And sometimes, a trend even ties into something of deeper value to your audience. If you’ve been building your campaign for doughnut makers around independent doughnut shops and pushing out a series of profiles about their owners, and National Doughnut Day takes off, then that’s a great amount of serendipity, and even worth speeding up your campaign for. Not only does it cater to the trend, it builds on what your customers value and makes them feel appreciated.
But trends become a problem when push campaigns are built on them. Imagine for a moment back in the 1970s assembling a masterful campaign riffing on disco only to watch angry baseball fans torch piles of disco albums. To have a campaign that sticks around, it needs to be built on something more permanent than just what people love now. The love of any crowd is a fickle thing, and it’s rare for even the most skilled marketer to capture it for more than a moment. Trends can tell you what people value, and as you monitor trends, you’ll learn more about what your customers care about and what matters to them a year from now. Want to see the power of push and long-term value? Get a free trial of Pushnami!
How Well Do You Know Your Audience?
Sometimes, the best campaign involves going back to basics.
Knowing your audience is fundamental to good marketing, and browser-based push campaigns are no exception. But it can feel a bit intimidating, at first, to get a handle on just who you’re talking to. Fortunately, you can break it down, step by step, to get a good sense of your overall audience.
The place to start, especially if you’re starting from scratch, is demographics. You probably have at least some sense of your target audience, and who isn’t in it. If you’re selling cloud storage on a B2B level, your target audience will be much narrower than if you have a consumer focus. That said, have an open mind, as you may find new markets as you do your research.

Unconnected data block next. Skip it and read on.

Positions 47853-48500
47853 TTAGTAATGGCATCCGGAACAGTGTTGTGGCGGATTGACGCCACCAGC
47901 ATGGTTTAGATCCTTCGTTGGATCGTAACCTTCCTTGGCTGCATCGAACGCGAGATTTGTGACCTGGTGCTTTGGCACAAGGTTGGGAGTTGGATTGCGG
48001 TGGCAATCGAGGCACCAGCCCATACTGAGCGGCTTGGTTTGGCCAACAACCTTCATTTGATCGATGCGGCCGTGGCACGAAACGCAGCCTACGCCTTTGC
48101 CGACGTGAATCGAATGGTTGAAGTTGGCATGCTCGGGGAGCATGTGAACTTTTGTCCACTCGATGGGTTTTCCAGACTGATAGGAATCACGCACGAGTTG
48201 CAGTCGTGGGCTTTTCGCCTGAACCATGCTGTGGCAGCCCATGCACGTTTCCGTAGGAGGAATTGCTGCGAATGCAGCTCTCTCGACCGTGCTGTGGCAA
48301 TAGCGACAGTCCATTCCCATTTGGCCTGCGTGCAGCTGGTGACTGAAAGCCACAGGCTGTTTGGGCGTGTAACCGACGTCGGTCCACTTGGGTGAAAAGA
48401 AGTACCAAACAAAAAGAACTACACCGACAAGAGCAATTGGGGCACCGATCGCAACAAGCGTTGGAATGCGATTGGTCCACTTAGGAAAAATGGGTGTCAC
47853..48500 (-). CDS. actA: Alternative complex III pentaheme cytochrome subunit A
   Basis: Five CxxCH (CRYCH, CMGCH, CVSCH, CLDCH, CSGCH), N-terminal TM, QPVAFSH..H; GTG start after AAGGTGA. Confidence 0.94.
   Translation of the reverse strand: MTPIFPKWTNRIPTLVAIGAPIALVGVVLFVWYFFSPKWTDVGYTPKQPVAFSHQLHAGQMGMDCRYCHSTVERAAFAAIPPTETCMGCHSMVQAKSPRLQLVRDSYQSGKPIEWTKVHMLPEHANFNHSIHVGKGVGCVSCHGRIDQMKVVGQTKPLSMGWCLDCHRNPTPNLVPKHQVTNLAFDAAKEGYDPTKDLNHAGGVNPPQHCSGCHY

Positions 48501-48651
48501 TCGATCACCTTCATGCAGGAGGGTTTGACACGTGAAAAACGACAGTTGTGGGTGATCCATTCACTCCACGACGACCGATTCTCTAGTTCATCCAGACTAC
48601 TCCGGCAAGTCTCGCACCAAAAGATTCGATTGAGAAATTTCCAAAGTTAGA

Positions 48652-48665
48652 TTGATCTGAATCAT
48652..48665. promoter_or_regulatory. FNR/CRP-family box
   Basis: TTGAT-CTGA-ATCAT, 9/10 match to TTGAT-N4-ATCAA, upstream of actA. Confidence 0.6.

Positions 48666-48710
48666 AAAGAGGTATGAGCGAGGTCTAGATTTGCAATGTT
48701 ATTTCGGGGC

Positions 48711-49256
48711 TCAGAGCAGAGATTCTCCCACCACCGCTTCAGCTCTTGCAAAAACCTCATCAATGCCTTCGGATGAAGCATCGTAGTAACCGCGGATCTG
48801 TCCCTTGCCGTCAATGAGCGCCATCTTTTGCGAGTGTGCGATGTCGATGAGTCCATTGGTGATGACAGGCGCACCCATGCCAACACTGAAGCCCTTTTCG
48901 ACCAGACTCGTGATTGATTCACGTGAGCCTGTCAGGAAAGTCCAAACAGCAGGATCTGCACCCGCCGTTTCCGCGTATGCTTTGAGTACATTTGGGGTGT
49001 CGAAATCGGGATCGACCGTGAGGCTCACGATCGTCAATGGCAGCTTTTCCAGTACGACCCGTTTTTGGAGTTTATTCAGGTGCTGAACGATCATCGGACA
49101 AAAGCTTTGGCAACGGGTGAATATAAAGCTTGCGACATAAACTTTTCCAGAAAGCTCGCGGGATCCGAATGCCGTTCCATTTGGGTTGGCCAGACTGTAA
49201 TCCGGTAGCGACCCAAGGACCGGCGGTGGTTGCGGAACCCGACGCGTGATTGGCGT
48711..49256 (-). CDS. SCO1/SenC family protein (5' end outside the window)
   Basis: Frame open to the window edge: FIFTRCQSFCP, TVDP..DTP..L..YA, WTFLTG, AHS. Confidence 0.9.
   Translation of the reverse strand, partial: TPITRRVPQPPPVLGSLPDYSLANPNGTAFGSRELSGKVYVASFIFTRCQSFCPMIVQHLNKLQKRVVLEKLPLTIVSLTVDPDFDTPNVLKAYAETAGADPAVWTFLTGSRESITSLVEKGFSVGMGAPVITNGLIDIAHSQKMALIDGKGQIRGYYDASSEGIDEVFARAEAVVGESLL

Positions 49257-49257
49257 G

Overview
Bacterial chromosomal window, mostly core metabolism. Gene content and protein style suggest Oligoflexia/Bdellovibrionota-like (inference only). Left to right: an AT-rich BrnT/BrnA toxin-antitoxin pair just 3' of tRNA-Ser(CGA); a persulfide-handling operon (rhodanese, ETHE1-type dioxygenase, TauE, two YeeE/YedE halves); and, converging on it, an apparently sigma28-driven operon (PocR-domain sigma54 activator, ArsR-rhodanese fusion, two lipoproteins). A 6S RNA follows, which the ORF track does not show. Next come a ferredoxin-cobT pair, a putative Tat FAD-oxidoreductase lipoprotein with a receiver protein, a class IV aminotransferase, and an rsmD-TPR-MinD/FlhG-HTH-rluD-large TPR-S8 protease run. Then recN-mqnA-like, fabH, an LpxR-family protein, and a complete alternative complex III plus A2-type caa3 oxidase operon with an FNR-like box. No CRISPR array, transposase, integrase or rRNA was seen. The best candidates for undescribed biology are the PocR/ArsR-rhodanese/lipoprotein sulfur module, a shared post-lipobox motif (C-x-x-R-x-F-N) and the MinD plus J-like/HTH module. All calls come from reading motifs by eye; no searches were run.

It also pays to take a look at your competition, on a macro level. Some industries are so big, or so niche, that you may not have a lot of challenges in your specific area, but look for those who at least touch on it to get a sense of who they cater to and why.
Begin with what you know.
Unless you’ve just launched your company, you probably have at least some customer data to look at: What sells quickly, who buys it, when they buy it, when your “busy season” is if you have one, and so on. There is an important component missing to this data: Why they do it. Unless you’ve got archives of customer surveys, you will have to find that out yourself. Also remember that this is a constantly growing data set, and the conclusions you formulate will need to shift over time. No customer base stays the same, and as new markets open up, you’ll need to revisit this and think about your conclusions.
Another way to get to know your customers is to listen to what they’re saying. Customers tell us what they think of us in all sorts of ways. They send us emails discussing their order, they tag us on social media with praise or complaints, they write us letters, and they casually mention things speaking to the sales team. While this needs to be taken with a grain of salt, as customers are more likely to contact you when they’re very happy with you or have a problem with their order, it’s still useful to look at the “edge cases” of customer satisfaction, so to speak.
Finally, it never hurts to ask. Getting a sense of your customer base is always worth the time and effort, and it can help you spot new markets and new approaches you might not have considered. If your B2B cloud storage company finds itself with a lot of consumer customers, for example, that may be a hint to shift focus.
Ready to see what knowing your customer and engaging them with browser-based push notifications can do? Get a free trial of Pushnami!